Prime Minister Mark Rutte, the Netherlands’s longest-serving prime minister, said on Monday that he would step aside as his party’s leader and would be leaving politics in the coming months after his governing coalition collapsed last week.
Mr. Rutte came to power in 2010 and earned the name “Teflon Mark” for his ability to weather political storms, but the failure of the four parties in his coalition to come to an agreement on the country’s migration policies set the stage for elections in the fall.
The leader of the People’s Party for Freedom and Democracy, Mr. Rutte, 56, remains in charge of a caretaker government.
“This isn’t entirely without emotion,” he told reporters, according to the broadcaster NOS. “But it feels good to pass the baton.”
Caroline van der Plas, leader of the Farmer-Citizen Movement, a pro-farmer party that swept local elections in the Netherlands this year, said that she welcomed the chance for voters to go to the polls this fall. Attje Kuiken, leader of the Labor Party, said on Twitter this weekend that “Mark Rutte is done governing.”
Mr. Rutte’s coalition collapsed after he failed to convince the more centrist members of his coalition to back more restrictive migration policies, a sign of the potency of that issue in European politics.
The government had been negotiating the terms of family reunification for refugees and also whether to create two classes of asylum: a temporary one for people fleeing conflicts, and a permanent one for people fleeing persecution.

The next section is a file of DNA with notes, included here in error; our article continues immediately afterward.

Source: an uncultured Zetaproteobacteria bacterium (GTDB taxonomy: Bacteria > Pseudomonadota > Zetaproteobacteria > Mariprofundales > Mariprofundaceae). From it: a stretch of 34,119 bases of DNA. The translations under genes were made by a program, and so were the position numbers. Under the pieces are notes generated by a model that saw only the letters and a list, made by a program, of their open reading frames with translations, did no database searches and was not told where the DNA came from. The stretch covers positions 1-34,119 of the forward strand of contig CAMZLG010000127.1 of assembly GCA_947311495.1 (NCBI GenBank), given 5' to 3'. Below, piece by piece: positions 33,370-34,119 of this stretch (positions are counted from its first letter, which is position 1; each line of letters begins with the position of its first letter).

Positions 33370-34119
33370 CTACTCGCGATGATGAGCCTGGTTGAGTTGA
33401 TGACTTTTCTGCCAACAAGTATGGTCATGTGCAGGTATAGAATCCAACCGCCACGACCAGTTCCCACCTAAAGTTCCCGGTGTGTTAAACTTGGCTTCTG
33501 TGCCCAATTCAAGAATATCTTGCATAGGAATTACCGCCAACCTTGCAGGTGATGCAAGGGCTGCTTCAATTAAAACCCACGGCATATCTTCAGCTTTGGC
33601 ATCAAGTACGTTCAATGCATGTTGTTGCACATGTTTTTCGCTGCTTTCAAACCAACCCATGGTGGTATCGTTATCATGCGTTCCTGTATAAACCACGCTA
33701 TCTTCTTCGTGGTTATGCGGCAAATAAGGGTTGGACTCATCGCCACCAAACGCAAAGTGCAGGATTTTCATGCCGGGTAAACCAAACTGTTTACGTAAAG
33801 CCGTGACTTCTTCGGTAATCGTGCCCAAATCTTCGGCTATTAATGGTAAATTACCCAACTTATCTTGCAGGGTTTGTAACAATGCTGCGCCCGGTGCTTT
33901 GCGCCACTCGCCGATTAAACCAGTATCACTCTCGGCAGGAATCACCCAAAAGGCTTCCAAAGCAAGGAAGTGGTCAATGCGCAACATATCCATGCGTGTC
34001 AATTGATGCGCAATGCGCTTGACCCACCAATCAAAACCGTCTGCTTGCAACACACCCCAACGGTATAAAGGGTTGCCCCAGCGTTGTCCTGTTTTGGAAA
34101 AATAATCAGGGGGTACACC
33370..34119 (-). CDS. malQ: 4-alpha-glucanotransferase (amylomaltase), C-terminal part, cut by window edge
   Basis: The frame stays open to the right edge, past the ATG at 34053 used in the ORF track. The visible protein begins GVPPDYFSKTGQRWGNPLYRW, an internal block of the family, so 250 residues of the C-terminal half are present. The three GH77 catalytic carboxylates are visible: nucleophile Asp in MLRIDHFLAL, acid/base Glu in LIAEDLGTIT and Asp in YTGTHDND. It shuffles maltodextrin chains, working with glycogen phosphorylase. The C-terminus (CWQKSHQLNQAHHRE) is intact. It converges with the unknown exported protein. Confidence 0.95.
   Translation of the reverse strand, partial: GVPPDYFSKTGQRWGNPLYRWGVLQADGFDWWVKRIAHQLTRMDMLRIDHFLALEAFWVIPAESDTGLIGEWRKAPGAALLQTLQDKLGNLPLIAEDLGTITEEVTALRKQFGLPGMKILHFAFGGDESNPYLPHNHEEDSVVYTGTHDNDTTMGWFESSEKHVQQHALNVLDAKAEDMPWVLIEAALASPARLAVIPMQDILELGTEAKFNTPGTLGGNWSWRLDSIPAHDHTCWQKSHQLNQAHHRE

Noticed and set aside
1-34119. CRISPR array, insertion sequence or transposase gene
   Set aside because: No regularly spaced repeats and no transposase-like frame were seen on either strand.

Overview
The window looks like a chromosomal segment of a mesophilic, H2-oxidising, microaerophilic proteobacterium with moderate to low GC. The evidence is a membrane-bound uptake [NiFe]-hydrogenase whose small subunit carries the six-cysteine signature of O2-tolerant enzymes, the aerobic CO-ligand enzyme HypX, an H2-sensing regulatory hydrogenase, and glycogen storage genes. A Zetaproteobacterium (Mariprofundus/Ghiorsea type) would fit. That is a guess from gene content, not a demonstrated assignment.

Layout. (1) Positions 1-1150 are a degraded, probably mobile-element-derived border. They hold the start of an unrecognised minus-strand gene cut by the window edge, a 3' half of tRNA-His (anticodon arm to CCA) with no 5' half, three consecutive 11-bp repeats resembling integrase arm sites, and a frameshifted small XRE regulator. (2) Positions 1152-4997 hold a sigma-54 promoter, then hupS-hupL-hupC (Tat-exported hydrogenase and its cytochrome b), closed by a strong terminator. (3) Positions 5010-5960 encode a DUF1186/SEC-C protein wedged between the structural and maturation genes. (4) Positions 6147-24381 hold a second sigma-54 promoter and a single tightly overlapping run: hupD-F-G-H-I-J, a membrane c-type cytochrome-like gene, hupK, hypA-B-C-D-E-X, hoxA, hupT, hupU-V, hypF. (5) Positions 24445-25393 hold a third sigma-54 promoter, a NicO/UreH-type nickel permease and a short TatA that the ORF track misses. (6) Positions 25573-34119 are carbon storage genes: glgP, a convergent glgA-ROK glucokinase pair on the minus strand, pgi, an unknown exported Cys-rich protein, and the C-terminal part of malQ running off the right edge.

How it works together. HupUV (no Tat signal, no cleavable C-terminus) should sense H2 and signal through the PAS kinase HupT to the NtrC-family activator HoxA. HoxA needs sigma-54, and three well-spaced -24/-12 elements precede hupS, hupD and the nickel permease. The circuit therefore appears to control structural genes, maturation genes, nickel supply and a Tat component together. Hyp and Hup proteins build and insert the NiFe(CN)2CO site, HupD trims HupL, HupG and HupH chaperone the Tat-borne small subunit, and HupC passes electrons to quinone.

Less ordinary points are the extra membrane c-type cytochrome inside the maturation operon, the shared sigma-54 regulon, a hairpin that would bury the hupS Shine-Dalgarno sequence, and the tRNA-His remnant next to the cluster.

The goal of both proposals was to reduce the number of refugees, a reflection of the desire to head off right-wing parties outside the coalition who have been making political inroads by tapping into voter concerns about immigration.
The other coalition parties were ready to agree to the two-tier asylum system, but they would not endorse Mr. Rutte’s proposal for a two-year waiting period before refugees already living in the Netherlands could be joined by their children.
That impasse ultimately led Mr. Rutte to offer the resignation of his government to King Willem-Alexander in writing on Friday night.
Mr. Rutte has long been known for a no-nonsense approach to politics and a modest lifestyle. He pays for his own coffees. When attending public events, he stands in line with everyone else. In true Dutch fashion, he prefers to ride his bicycle to work. On Saturday, Mr. Rutte drove himself to see the king in a Saab he has had for years.
Mr. Rutte’s tenure has not been without scandal. In 2021, his government collapsed after a report showed a systemic failure by his government to protect thousands of families from overzealous tax inspectors.